francis nhema 01-12-10 ed.jpgGovernment has warned resettled farmers in the eastern highlands, who have converted timber plantations into horticultural projects, to stop and restore the land to its original purpose.

The warning was made by Environment and Natural Resources Management Minister, Cde Francis Nhema who said government is concerned by the conversion of plantations into other purposes.

In an interview with ZBC News, Cde Nhema said the country might face timber shortages as some farmers in the eastern highlands are trying to reap short term benefits by planting horticultural crops on plantations.

“Those who want to engage in timber plantation must know that forestry life cycle is up to 25 years and they should desist from short term gains that destroy the land and expose it to soil erosion,” said Cde Nhema.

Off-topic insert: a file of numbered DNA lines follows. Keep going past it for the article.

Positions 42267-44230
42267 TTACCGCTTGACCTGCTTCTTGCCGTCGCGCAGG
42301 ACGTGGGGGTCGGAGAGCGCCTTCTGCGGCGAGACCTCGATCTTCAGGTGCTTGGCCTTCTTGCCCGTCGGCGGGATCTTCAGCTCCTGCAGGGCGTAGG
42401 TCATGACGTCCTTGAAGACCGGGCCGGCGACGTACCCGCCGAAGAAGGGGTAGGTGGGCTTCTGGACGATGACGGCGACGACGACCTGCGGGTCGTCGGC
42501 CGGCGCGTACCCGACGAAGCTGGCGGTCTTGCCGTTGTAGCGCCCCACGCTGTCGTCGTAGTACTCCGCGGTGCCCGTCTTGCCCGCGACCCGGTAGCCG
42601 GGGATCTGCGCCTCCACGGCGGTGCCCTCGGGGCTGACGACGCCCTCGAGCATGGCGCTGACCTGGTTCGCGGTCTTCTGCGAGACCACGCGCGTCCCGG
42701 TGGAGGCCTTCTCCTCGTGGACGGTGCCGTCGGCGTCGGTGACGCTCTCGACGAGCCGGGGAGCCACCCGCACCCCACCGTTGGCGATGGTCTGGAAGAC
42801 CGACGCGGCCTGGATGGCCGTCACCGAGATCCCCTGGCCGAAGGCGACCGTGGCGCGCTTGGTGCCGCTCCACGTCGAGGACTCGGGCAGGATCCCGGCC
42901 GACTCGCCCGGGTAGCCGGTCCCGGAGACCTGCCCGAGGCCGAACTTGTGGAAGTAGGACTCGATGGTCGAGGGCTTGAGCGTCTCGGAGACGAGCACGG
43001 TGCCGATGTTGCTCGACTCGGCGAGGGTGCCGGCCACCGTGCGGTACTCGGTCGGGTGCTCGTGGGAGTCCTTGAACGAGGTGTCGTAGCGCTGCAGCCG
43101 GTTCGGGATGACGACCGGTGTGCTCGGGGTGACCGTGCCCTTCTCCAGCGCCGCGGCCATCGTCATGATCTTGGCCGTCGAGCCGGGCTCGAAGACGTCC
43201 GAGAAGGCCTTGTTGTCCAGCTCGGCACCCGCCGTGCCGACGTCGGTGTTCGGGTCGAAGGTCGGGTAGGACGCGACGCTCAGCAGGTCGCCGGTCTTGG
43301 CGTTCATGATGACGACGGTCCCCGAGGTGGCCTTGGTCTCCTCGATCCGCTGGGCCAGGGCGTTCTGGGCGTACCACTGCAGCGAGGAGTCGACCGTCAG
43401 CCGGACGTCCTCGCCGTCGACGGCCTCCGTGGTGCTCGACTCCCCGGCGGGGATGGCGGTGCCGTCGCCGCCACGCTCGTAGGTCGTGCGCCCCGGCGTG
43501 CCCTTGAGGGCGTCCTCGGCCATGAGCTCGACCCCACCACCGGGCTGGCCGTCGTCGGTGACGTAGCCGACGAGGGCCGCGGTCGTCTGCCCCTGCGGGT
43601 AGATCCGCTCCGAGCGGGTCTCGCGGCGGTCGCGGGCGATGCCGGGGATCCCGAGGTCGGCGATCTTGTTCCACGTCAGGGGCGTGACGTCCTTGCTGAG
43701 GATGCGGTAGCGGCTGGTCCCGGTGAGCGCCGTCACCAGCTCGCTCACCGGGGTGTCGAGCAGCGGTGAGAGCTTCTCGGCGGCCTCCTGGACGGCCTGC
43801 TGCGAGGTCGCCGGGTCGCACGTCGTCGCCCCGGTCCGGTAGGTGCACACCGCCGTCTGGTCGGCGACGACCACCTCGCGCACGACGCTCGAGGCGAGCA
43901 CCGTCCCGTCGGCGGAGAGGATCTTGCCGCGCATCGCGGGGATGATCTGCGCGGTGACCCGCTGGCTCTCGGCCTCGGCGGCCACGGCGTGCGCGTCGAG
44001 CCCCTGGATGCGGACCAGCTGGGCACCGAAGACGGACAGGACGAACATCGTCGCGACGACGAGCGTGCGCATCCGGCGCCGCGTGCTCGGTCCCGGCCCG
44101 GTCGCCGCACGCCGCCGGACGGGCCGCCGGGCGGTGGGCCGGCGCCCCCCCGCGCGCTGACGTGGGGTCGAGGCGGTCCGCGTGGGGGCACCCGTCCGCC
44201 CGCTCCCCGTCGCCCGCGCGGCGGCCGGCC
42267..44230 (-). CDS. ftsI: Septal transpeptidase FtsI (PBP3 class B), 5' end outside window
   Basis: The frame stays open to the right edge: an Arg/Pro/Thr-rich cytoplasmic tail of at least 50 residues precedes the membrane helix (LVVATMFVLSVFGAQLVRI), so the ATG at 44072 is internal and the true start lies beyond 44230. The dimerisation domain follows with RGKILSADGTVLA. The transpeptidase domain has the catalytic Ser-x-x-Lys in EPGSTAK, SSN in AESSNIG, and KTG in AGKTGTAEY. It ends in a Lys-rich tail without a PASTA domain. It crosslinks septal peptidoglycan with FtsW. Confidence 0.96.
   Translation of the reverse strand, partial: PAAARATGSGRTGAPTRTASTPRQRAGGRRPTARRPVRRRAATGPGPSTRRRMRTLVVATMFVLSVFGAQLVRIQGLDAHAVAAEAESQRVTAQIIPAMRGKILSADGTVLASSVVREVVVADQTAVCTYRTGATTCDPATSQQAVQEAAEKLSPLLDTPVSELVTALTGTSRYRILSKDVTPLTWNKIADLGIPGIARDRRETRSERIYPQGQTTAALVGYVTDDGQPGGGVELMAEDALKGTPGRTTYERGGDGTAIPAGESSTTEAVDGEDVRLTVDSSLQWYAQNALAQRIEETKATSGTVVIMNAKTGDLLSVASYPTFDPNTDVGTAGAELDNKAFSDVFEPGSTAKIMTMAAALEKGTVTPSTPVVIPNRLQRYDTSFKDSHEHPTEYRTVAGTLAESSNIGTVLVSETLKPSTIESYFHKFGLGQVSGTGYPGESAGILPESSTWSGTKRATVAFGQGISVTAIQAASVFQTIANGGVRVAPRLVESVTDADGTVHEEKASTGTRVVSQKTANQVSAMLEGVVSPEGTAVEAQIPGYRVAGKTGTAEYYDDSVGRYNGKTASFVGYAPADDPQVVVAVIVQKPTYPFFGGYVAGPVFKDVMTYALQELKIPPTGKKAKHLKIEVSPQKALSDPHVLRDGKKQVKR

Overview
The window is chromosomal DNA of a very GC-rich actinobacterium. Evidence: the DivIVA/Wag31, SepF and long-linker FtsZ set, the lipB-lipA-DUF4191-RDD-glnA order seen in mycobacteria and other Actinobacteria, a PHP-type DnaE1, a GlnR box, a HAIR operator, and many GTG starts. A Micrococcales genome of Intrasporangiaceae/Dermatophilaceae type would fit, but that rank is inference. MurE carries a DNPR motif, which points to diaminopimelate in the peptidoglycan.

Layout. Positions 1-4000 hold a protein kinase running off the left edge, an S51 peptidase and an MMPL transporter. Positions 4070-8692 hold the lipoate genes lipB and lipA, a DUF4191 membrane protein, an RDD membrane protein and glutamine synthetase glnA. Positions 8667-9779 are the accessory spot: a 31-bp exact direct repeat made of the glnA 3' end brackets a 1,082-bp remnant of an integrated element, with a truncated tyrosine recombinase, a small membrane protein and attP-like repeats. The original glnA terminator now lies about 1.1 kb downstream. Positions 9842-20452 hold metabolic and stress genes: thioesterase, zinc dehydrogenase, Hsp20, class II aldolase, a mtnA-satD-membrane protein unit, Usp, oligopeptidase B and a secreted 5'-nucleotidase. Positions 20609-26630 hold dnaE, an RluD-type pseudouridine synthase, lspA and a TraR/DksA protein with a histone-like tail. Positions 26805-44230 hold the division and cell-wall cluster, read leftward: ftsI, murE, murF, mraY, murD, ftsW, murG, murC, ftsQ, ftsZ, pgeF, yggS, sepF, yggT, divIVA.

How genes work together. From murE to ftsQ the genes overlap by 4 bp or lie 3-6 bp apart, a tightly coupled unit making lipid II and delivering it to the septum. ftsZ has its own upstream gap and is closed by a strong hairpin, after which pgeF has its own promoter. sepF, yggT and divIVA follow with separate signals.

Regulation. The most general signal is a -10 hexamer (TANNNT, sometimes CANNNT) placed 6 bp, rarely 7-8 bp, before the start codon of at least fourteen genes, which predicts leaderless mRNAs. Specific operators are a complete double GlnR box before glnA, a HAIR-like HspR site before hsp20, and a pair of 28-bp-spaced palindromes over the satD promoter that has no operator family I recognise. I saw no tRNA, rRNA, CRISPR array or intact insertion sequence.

Forestry Commission Operations Manager, Mr Steven Zingwena said in order to reverse the loss of forests, all resettled forests plantation owners with small plots should come together so that the plantations are managed and harvested.

Environmentalists have called on the country to put in place strict legislation to prevent farmers from changing land purposes and promote the planting of new plantations and the maintenance of the existing ones.

In its endeavor to come up with fast growing timber trees, the Forestry Commission Research Department is working on fast growing trees that can be harvested within 10 -15 years instead of the current 25 years.